King Charles responded to the defeat of his army in the Second Bishop’s War by calling into session the English Parliament, which had not met for some ten years. It was a fatal decision. The members of the English Parliament were in no more agreement with the King’s policies than their Scottish neighbors. The King’s ineptitude at governing, his sympathy toward the Roman Catholic Church and his severe anti-Puritan measures, coupled with complete irresponsibility in handling the nation’s finances did nothing to endear him to the Parliament. The initial result would be the outbreak of the First English Civil War; the ultimate result would be the death of Charles and the establishment of the Protectorate Government of Oliver Cromwell.

  In the autumn of 1641, Charles made another trip to address the Scottish Parliament. In the light of the troubles brewing in London, Charles now needed the support of Scotland. It is interesting to note that the King was given leave to enter Edinburgh only upon the condition that he ratify the changes made by the Scottish Parliament during the previous year. The King made a show of distributing titles to his former opponents, making Leslie the Earl of Levan, making the Earl of Argyll a Marquess, and so forth. He also declared that he was willing to accept all of the decisions enacted by the Scottish Parliament in 1638 as well as those of 1641. Although Argyll readily accepted the title of Marquess, the majority of the Scots were not so easily wooed and did not extend to Charles the support he so desperately needed.

  The Irish Rebellion of 1641, also known as the Irish Rising, threatened Scotland with another ‘front’ to which she would need to send troops.

  The Ulster Plantation of 1610, a scheme devised by King James VI/I to resettle a number of Londoners and Scotish Lowlanders on a ‘plantation’ or colony in Ireland, had prospered despite some years of drought and poor crops and the occasional native Irish confrontations with the settlers. Historians have estimated that the population of Ulster was approximately fifty thousand by the year 1620 and nearly one hundred thousand by 1640.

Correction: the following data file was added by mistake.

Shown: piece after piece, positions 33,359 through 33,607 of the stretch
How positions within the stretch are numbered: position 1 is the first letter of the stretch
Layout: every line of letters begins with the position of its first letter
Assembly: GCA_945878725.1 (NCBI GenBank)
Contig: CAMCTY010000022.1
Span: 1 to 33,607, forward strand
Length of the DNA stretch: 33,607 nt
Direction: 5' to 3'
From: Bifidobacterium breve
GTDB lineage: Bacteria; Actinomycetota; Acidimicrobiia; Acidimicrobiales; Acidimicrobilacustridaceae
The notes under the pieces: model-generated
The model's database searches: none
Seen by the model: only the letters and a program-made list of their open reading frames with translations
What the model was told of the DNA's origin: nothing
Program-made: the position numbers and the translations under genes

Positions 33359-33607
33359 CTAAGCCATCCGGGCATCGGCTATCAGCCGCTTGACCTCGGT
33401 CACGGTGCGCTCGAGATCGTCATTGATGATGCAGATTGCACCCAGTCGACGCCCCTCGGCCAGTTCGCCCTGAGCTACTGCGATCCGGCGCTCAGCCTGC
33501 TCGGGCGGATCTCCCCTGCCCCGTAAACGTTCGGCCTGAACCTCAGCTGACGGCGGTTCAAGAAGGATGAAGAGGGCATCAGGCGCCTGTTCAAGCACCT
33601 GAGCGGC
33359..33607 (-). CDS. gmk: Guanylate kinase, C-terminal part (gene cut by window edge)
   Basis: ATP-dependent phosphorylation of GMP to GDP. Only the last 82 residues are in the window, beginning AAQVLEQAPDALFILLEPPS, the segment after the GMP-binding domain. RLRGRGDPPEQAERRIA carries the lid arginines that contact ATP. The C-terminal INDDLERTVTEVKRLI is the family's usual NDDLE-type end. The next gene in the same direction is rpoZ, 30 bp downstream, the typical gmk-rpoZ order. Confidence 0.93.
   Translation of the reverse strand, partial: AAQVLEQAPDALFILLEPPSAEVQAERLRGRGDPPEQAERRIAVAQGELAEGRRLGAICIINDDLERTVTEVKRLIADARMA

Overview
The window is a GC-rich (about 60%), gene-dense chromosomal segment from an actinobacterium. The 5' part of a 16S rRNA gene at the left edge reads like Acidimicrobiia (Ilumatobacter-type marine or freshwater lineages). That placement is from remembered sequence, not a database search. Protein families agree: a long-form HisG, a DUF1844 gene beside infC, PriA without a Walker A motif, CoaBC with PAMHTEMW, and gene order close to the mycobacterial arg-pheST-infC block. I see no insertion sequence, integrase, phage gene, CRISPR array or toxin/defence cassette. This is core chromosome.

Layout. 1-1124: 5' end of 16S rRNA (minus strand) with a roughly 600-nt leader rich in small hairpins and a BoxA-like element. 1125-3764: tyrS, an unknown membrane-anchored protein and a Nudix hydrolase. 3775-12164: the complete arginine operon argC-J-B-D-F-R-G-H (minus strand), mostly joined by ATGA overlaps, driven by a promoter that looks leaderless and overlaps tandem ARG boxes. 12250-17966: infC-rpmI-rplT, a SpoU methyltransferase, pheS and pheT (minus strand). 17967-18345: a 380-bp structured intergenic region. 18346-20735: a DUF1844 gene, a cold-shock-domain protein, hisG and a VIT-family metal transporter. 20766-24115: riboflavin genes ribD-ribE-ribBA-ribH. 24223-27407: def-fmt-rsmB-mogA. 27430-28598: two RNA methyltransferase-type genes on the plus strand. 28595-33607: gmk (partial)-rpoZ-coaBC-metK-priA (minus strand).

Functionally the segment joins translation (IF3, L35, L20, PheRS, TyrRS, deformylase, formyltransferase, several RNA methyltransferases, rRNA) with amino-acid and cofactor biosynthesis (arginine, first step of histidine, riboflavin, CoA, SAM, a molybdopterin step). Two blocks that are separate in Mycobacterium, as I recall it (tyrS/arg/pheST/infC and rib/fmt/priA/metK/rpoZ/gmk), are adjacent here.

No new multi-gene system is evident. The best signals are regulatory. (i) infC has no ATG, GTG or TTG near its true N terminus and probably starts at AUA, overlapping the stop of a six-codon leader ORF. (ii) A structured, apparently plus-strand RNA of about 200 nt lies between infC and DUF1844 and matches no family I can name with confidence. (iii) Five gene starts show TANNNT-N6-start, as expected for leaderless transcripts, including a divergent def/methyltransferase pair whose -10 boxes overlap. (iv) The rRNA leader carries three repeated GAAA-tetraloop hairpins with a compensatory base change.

The indigenous, native Irish were not pleased to be dispossessed of their lands; but other than sporadic efforts to repel the newcomers (such as the disaster at Kinsale in Munster in the year 1601 in which the Irish suffered a major defeat and the English army utterly devastated the land), the Irish did not stage an offensive of any consequence.

  A significant turn of events came about in the year 1641. The displaced native Irish staged a rebellion against the Ulster Plantation which developed into a war that lasted eight years. There were a number of causes for the rebellion, the primary one being that the Irish had simply reached the limit to what they would take from the intruding settlers. As the settlement flourished, the settlers’ needs demanded more land, which they helped themselves to. They cleared woods and drained marshes so that the settlement could expand. The Irish became more and more embittered about being pushed away from their ancestral homes. They also were growing jealous of the prosperity of the settlers who had begun to establish industries such as wool and linen manufacture, while they remained poor. The missionaries who had originally carried the Christian religion to the Irish had converted the native Irish peoples to Catholicism; the fact that the majority of the Ulster settlers were Protestant had the effect of alienating the two groups. The final straw which broke the peace came in the form of rumors of an invasion to be carried out by the Scots and aimed at ridding Ireland of all its Catholics. Whether true of not, the rumors enraged the Irish, and they decided that they needed to strike first instead of waiting for the Scottish army to arrive on Irish shores.

  A Scottish army of the Covenanters was, in actuality, dispatched in January, 1642 to reinforce the embattled settlers of the Ulster Plantation. The intention of the Covenanter army was to defend the Scottish settlers, and therefore did not stage any offensive attacks on the Irish. In fact, during its deployment in Ulster, the Covenanter army did not move beyond the boundaries of that province.

  The Irish rebellion of 1641 resulted in thousands of deaths and the return of many of the Protestant settlers to Scotland. The influx of those settlers naturally resulted in greater numbers of sympathizers of the Covenanter cause in Scotland.

  In August of 1642 news arrived north of the border that England was in civil war. The English Parliament had established an army, the Eastern Association Army, with Edward Montagu, Second Earl of Manchester at its head. But other independent armies were being raised, the best organized being led by one of Parliament’s own members, Oliver Cromwell, a devout Puritan. The roundheads, as the Parliamentary soldiers were called in response to their Puritan styled close-cropped haircuts, were opposed by the Royalist Army, or cavaliers (from the Spanish term, caballero, or knight), led by Prince Rupert, the King’s nephew.